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Parliament Rejects Alternatives As May Offers To Resign; DUP Leaders Say They Won't Back May's Current Deal; Country Crippled By Second Blackout In Past Month; W.H. Official: No "Fresh" Plan To Replace Obamacare; Democrat Spars With Pompeo Over Kim Jong-un; Growing Far-Right Movement In Europe And Beyond; No Deal Brexit Scenario; U.S. Lawmakers Grill FAA over Relationship with Boeing; Europe Mandates Intelligent Speed Assistance System. Aired 1-2a ET

Aired March 28, 2019 - 01:00   ET


[01:00:00] JOHN VAUSE, CNN INTERNATIONAL ANCHOR: Hello everybody! Thank you for joining us. I'm John Vause, you're watching CNN NEWSROOM. Ahead this hour, the nays have it. The British Parliament rejects all alternatives to Theresa May's Brexit deal, a plan that's so heated the Prime Minister is offering two quit on the last-ditch effort to save it.

Plus, the new face of the far-right extremist use social media videos and crowd-funding to bring hate into Europe's mainstream. And later will it save lives on the road or just put big brother behind the wheel? European regulators plan to use the latest automobile technology to control just how fast you can drive.

British lawmakers finally got their say on Brexit -- on the Brexit deal and they said it over and over and over again.


JOHN BERCOW, SPEAKER OF THE HOUSE OF PARLIAMENT: The no's were 400, so the no's have it. So the no's have it. So the no's have it. So the no's have it. So the no's have it. So the no's have it. So the no's have it. So the no's have it. Order, order, order, order!


VAUSE: Eight alternatives were tabled Wednesday, not one received a majority which leaves yes, the Prime Minister's twice rejected deal as the most viable option to avoid crashing out with a No Deal. And to sweeten all of this Theresa May has offered to resign as Prime Minister in return for all support from hardline conservative Brexiteers.


JEREMY CORBYN, LEADER, LABOUR PARTY: My question on Monday went unanswered. So will the Prime Minister now say what is her plan be?

BERCOW: Prime Minister? THERESA MAY, PRIME MINISTER, UNITED KINGDOM: Can I say to the gentleman, as he knows we are continuing to work to ensure that we can deliver Brexit the British people and guarantee that we deliver Brexit for the British people. We have a deal which cancels our E.U. membership fee, which stops the E.U. making our laws, which gives us our own immigration policy, ends the common agricultural policy for good, ends the common fishery policy for good. Other options don't do that. Other options would lead to delay to uncertainty and risk never delivering Brexit.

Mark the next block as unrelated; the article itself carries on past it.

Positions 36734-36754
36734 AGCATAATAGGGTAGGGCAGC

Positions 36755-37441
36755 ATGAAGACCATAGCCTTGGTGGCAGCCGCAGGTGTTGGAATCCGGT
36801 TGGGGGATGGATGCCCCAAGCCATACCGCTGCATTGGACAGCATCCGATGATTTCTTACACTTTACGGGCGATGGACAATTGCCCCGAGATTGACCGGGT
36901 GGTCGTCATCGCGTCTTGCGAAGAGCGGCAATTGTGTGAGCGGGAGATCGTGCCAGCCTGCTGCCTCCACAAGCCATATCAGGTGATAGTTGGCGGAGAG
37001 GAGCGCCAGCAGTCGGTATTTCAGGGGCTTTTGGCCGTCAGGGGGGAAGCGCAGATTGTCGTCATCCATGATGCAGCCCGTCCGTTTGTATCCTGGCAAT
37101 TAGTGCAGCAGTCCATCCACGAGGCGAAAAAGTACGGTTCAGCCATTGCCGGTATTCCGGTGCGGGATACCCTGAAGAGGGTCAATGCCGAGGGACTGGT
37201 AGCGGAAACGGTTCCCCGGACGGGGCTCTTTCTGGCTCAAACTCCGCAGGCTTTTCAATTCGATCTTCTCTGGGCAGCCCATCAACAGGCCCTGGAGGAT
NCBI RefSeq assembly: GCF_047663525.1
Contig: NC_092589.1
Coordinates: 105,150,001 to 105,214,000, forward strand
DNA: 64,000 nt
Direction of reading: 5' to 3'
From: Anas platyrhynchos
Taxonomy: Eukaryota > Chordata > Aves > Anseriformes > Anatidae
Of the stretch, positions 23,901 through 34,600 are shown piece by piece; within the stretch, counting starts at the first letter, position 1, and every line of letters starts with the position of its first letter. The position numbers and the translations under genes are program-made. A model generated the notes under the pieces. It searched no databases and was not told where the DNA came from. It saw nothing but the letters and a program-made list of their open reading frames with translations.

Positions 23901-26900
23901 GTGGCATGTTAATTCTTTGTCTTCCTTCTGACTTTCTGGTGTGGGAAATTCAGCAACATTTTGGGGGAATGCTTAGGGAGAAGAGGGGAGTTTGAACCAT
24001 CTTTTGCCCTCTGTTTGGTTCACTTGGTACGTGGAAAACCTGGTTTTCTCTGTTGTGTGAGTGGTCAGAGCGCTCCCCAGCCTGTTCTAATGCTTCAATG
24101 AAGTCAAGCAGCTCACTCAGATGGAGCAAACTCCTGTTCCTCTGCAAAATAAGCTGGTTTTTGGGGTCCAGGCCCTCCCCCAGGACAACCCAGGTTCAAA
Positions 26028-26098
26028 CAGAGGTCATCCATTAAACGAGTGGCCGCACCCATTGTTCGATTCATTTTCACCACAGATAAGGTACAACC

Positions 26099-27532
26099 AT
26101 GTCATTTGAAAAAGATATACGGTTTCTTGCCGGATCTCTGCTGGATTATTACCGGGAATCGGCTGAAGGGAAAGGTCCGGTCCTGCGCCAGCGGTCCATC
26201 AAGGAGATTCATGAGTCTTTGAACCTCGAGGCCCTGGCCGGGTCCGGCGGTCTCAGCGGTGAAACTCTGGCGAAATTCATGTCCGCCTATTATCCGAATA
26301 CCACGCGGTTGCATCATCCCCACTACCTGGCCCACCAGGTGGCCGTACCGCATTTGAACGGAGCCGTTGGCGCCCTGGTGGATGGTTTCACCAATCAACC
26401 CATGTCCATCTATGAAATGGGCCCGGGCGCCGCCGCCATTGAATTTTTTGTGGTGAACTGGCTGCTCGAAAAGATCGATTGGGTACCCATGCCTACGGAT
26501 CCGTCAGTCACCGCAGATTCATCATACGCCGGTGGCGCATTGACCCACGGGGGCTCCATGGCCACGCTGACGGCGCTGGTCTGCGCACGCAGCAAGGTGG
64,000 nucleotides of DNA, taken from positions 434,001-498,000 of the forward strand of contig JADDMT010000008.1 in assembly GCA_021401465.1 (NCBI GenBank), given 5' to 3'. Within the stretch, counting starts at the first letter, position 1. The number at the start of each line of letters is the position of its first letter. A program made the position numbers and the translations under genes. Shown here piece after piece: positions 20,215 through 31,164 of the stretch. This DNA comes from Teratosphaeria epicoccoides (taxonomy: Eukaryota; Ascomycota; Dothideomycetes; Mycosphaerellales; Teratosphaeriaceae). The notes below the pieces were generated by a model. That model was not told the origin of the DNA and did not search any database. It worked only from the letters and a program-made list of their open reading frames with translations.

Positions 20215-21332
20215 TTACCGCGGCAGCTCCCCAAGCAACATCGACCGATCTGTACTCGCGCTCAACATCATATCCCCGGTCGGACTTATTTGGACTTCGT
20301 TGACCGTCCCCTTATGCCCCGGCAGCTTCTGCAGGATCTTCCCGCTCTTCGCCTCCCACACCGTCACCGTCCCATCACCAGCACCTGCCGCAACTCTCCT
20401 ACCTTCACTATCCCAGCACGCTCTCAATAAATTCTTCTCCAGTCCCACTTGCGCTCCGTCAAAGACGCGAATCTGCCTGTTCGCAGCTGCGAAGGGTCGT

VAUSE: CNN's European Affairs Commentator Dominic Thomas joins us now from Santa Ynez in California. So Dominic, you know, after all of the weeks of unhappiness, the anger, the accusations that the Prime Minister is an incompetent, that a deal with the E.U. just sucks, here is one comment from an M.P. which either make you laugh or make you cry, or maybe both.


VICKY FORD, MEMBER OF PARLIAMENT, UNITED KINGDOM: I actually want to have another vote on the Prime Minister's deal. And the more that my colleagues in this place are looking at these other options on your order paper, the more some of them are going oh, actually you know, that Prime Minister still which we rejected before, that's not actually that bad of a deal.


VAUSE: I mean, seriously? Vicky Ford, I mean, to be fair, she's one of the Prime Minister's supporters. But the reality is right now that's where this process could be heading, Theresa May's Brexit deal looking to be the least worst option and winning support from his hard-line Euroskeptics.

DOMINIC THOMAS, CNN EUROPEAN AFFAIRS COMMENTATOR: Well, yes. I mean, she's also you know, forgetting that all the way back in 1975 when the first referendum was held on whether or not to remain in the European economic market, folks voted almost 70 percent to remain and so that sort of been forgotten. You know, you can imagine that many of those people when you talk about once a lifetime are still alive and remember that. But having said that, yes, absolutely.

At the moment, the government's only piece of legislation that they are attempting to bring back to Parliament concerns the withdrawal agreement. It is the only agreement that has been approved by the European Union. And she has reached out to those far-right Brexiteers that have been holding back on supporting her and has essentially offered them her head in exchange for support.

So she's getting closer and closer to that magic number of possibly being able to get that deal through. And given the fact that there's nothing else on the table right now, this is what we have to focus on.

VAUSE: That magic number it's 320. That's the majority. By some counts, Theresa May has got 75 short. And she's winning over those you know, hard-line Brexiteers within the Conservative Party. People like Boris Johnson. His close ally M.P. Conor Burns explained why the sudden change.